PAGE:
Fake news and critical thinking in information evaluation

Georgiadou, Elli, Rahanu, Harjinder ORCID logoORCID: https://orcid.org/0000-0002-3620-8036, Siakas, Kerstin V., McGuinness, Claire, Edwards, J. Adam ORCID logoORCID: https://orcid.org/0000-0001-9536-6782, Hill, Vanessa ORCID logoORCID: https://orcid.org/0000-0003-3030-4593, Khan, Nawaz, Kirby, Padraig, Cavanagh, Jerald and Knezevic, Ratko (2018) Fake news and critical thinking in information evaluation. WBILC2018 - Proceedings International Scientific Conference “Western Balkan Information Literacy”: Alternative facts, Fake News, getting to the truth with Information Literacy, 21-22 June 2018. In: Western Balkan Information Literacy Conference WBILC 2018, 21-22 June 2018, Bihac, Bosnia and Herzegovina. ISBN 9780954158279. [Conference or Workshop Item]

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In the post-truth era we are constantly bombarded with “news” which is fabricated, distorted, and massaged information, published with the intention to deceive and mislead others. Such “news” has come to be known as “fake news”. The influence of fake news can have profound socio-political and cultural effects when translated into action. The ability to distinguish between real facts, fabricated stories, rumours, propaganda, or opinions is of paramount importance. The rapid proliferation of information through social media is now the norm. In this paper we consider the challenge of preparing students, in developing skills for recognising mis-information, dis-information and mal-information. We argue that critical thinking for evaluating information should now be considered a basic literacy, equally important to literacy itself, as well as information and information technology literacies.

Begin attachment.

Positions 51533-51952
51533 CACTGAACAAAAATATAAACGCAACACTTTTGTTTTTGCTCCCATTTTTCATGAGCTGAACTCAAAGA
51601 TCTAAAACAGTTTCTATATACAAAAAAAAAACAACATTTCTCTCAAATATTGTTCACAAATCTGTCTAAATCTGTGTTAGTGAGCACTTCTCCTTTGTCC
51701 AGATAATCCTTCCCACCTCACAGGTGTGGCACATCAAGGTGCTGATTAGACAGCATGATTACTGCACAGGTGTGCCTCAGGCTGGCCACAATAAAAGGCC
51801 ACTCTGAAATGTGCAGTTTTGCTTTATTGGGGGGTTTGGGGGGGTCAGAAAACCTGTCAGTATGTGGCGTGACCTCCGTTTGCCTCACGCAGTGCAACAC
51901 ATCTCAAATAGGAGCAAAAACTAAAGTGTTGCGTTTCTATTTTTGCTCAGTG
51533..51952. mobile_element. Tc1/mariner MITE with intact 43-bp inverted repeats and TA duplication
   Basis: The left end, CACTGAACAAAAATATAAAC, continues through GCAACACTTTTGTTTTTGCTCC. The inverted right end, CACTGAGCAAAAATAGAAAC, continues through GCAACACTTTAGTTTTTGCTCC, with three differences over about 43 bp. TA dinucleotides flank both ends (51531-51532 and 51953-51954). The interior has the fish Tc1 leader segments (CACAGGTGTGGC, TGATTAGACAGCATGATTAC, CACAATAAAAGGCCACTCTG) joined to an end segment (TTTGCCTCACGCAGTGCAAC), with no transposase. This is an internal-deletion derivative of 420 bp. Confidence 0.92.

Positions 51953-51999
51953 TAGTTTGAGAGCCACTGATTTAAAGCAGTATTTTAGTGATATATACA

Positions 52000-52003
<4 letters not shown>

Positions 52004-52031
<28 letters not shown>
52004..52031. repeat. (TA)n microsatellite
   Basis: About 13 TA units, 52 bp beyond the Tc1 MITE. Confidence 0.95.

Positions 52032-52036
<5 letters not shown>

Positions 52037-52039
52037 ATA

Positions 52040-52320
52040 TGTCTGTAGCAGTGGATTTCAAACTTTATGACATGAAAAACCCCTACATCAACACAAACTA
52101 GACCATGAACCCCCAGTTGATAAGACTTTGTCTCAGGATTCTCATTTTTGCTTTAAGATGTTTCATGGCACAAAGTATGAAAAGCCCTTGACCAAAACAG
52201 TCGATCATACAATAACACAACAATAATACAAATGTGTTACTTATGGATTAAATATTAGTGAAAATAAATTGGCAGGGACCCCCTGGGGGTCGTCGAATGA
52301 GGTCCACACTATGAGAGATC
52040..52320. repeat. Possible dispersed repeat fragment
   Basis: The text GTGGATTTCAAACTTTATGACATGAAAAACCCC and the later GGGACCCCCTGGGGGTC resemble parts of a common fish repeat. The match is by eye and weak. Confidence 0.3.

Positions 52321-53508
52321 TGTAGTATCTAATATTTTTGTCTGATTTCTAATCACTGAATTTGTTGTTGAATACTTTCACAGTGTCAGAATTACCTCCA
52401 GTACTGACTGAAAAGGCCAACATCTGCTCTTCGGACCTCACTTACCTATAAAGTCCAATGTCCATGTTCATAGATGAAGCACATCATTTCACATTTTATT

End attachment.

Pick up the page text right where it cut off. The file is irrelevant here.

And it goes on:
In this paper we revisit Bloom’s taxonomy of cognitive skills and represent what a learner can achieve at each level. We customise the traditional moral and ethical concepts suggested by the US Content Subcommittee of the ImpactCS Steering Committee to flag the ethical concerns over mis-information, dis-information and mal-information. We report on current levels of awareness and practices at the authors’ five higher education institutions, and reveal varying levels of awareness of the significance of critical literacy and different practices in each location. The paper concludes with an outline of future work.

Item Type: Conference or Workshop Item (Paper)
Keywords (uncontrolled): critical thinking; critical literacy; fake news; post-truth; ethics; intellectual property; the role of librarians and academics
Research Areas: A. > School of Science and Technology > Computer Science
Item ID: 24364
Notes on copyright: Reproduced in this Repository with permission
Useful Links:
Depositing User: Adam Edwards
Date Deposited: 13 Jun 2018 11:28
Last Modified: 29 Nov 2022 19:50
URI: https://eprints.mdx.ac.uk/id/eprint/24364

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